Capital City Public Market Executive Director Karen Ellis sounded exasperated on a recent late afternoon.
"Eighteen days and counting," Ellis sighed, referring to the market's opening day, Saturday, April 21.
In addition to showcasing 140-160 local food and art vendors each Saturday, this year's market will also feature the Taste the Market Program, the Veggie Valet and a smattering of educational activities for kids. But as the market--and the small-scale local-food movement as a whole--grows in popularity, it also struggles to gain legitimacy in the eyes of big ag.
"This is the year of enforcement for everybody. ... There's issues with the potato commission, there's issues with the bean commission," said Ellis.
The issues Ellis referred to involve a couple of Idaho agricultural laws. The first states that commercial potatoes grown in the state have to have a trademark that says they are an Idaho potato, which vendors acquire by obtaining a license from the Idaho Potato Commission. The second states that bean seeds planted must be purchased from an approved bean seed grower to keep unwanted blights at bay.
"All of the sudden, everybody's looking out for everything," said Ellis. "I think we're in this society and an economy that everybody's making sure that the I's are dotted and the T's are crossed."
Josie Erskine of Peaceful Belly Farm is leading the charge to get the market, as a whole, certified with the potato commission.
"The local food movement is growing and when people buy potatoes from farmers market--tourists or locals--they're thinking they're buying Idaho potatoes and the potato commission takes that very seriously, which they should," said Erskine. "It's not that they want to be against us, it's that they want to try to find out how they can work with us."
Erskine said that in the past, most Capital City Public Market vendors have not been licensed with the potato commission. She hopes to change that by working with the IPC to certify whole farmers markets and regions across the state.
"One of the reasons I kind of stepped in on this is that, as local food and small food grows, it also has to be taken seriously by ag in the state," said Erskine. "And if we're not following all the laws, then we don't get to have a seat at the table to make laws."
One of those is the Idaho State Department of Agriculture's Rule 02.06.06, which regulates beans grown in the state: "Bean seeds planted in Idaho shall be from an approved lot bearing an approved tag on each bag or container, stating the kind, variety and lot number."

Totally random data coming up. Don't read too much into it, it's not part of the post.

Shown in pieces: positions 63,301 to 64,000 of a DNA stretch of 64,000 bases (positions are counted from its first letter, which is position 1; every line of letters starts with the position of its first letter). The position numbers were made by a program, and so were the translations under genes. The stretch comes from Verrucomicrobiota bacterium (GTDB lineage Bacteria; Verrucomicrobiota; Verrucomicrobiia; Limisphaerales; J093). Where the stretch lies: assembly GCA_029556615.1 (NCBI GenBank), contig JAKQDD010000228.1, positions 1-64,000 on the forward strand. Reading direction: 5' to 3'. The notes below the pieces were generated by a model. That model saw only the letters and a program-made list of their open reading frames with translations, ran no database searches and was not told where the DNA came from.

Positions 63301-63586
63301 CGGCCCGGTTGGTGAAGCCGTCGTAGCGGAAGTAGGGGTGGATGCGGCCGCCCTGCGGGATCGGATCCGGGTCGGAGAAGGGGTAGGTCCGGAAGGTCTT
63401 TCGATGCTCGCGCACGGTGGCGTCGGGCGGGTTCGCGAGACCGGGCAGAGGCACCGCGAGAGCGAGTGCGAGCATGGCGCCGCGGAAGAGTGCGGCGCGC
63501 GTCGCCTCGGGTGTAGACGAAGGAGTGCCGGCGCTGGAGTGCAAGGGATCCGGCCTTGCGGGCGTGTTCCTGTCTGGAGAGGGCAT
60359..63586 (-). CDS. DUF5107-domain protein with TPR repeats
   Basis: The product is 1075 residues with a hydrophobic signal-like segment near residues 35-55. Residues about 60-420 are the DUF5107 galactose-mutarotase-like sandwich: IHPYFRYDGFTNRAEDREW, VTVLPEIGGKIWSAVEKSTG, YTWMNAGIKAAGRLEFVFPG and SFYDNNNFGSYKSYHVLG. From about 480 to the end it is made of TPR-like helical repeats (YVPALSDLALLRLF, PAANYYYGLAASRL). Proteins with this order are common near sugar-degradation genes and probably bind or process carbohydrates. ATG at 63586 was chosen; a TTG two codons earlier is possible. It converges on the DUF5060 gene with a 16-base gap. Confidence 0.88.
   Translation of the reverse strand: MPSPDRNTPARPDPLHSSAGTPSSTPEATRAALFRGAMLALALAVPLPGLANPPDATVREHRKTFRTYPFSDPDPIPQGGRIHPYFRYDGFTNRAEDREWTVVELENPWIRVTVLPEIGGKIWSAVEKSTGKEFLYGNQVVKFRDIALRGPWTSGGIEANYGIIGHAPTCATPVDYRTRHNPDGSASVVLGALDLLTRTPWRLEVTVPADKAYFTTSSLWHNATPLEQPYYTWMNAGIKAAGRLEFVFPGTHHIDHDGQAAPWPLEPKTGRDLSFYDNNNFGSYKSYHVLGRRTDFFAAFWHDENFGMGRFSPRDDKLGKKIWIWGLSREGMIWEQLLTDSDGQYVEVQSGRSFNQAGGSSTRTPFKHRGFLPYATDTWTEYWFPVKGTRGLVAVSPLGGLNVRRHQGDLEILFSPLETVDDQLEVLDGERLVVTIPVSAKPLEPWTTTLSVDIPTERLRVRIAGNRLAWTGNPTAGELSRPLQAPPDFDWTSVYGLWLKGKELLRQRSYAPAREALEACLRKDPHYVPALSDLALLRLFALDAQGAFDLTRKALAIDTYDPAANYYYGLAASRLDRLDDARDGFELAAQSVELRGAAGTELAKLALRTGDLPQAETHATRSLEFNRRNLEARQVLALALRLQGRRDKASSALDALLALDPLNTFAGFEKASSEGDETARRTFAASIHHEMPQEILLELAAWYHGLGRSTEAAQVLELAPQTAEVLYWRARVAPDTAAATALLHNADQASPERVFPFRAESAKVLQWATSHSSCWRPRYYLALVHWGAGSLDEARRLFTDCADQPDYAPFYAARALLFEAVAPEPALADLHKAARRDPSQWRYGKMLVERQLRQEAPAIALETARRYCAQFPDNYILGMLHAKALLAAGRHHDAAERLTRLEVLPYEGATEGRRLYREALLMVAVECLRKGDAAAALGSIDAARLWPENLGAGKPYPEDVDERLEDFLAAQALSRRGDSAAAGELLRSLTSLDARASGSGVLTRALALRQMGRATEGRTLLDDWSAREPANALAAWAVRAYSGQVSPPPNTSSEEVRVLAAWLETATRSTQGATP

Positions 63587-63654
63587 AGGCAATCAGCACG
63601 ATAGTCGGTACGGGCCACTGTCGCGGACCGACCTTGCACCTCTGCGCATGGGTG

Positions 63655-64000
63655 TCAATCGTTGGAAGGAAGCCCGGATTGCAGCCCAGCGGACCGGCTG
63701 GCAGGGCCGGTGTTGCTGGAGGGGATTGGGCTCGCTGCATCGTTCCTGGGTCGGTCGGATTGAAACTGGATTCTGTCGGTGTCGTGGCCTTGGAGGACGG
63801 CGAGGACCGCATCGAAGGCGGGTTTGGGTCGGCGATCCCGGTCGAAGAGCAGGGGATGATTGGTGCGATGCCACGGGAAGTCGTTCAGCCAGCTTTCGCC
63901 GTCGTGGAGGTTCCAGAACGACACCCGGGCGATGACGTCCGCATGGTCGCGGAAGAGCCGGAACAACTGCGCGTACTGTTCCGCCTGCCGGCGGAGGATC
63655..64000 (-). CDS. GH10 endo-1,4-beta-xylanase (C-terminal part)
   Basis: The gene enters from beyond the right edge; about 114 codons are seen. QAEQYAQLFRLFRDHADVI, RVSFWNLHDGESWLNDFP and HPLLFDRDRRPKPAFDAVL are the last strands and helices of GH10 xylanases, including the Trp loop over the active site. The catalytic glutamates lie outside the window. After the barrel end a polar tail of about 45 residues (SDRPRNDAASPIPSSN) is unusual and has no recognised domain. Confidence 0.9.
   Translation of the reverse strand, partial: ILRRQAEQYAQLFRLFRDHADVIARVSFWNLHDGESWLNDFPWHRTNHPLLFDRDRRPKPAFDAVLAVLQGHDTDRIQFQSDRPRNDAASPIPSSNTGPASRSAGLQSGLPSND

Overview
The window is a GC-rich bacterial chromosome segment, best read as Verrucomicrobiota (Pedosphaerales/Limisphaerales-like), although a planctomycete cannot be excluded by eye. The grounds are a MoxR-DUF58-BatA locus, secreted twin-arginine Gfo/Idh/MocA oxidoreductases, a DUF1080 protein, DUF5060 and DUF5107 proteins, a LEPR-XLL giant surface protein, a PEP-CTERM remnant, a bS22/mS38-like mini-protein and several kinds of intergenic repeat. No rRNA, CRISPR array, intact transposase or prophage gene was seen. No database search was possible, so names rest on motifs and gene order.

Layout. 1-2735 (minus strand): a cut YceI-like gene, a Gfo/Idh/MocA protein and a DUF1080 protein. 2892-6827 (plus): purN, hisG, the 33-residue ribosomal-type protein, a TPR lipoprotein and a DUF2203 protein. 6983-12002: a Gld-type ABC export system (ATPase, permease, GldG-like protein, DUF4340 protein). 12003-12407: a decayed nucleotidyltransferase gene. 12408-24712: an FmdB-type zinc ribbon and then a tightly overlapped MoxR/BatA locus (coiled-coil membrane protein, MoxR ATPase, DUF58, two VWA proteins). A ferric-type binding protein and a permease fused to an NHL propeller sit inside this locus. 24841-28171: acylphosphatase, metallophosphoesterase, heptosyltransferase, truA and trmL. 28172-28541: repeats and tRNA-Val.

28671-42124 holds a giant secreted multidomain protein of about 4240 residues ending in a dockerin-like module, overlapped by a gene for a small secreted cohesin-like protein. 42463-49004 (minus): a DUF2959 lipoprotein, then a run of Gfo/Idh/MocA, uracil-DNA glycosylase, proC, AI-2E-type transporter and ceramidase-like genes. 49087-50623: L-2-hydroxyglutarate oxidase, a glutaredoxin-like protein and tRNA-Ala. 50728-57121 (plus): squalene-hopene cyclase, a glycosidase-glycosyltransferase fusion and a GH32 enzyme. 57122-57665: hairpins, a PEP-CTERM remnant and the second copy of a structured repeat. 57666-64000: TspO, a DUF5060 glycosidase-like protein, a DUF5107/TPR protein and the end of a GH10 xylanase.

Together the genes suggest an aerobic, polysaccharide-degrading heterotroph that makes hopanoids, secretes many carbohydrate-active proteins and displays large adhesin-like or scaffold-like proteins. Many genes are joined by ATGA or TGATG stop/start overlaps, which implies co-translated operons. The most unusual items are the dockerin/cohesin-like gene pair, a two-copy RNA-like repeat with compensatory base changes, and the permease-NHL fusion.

"Those are rules that were put in place back in 2003," explained Lloyd Knight, administrator of the division of plant industries at the ISDA. "The industry were the ones that initially asked us to put these rules in place, and they did that because we grow a significant amount of bean seed in the state, and they needed to make sure that we were protected from having new diseases and bacterial blights."
But the problem for small farmers is that certified bean seed vendors only sell in bulk.
"The smallest vendor, they want 2 pounds of beans. They don't want 50 pounds of beans, and they're looking at trying to find ways that somebody can actually broker that so to speak ... so everybody wouldn't have to worry about buying 50 pounds just so they can get beans from an approved source," explained Ellis.
Though market vendors might have shrugged off bean seed requirements in the past, this year, they're paying attention.
"The bean thing started last year. One of our vendors received a really nasty letter from the Department of Ag," said Ellis.
That vendor was Robin Caudill of Lazy Dog Gardens.
In an email Caudill told BW: "The ISDA sent me a letter that threatened me with jail and $13,000 in fines last year" over green beans.
Knight said that "doesn't ring a bell."
"Every year, we send a number of letters to a number of growers that outline what the requirements and what the potential penalties are ... but we didn't issue any kinds of those enforcement actions at all," said Knight.
But that's not to say enforcement action won't be taken if commercial growers continue to disobey the rules.
"We could even go so far as to quarantine or destroy a crop if it was planted with seed that was not tagged. We do have that ability, if need be, but we also are realistic about how we enforce that rule, as well," said Knight. "We're not going to go into everybody's backyard garden to check out their bean seed when they plant it."
Erskine, whose farm is large enough to justify purchasing 50-pound bags of bean seed, sees an upside to the whole situation.
"I see it as an amazing business opportunity for someone to start a bean seed company in this area. ... I think a small farmer could possibly make a living off of this because of the quarantine area," said Erskine. "But a lot of the other farmers think that it's unfair and they would like to see the law go away."
Ellis also understands the necessity of a bean quarantine but still thinks the red tape is getting a little out of hand.
"They're very careful to make sure that the product is pure and I get that, but to some degree, it's like everything else--it's regulated beyond ridiculousness," said Ellis.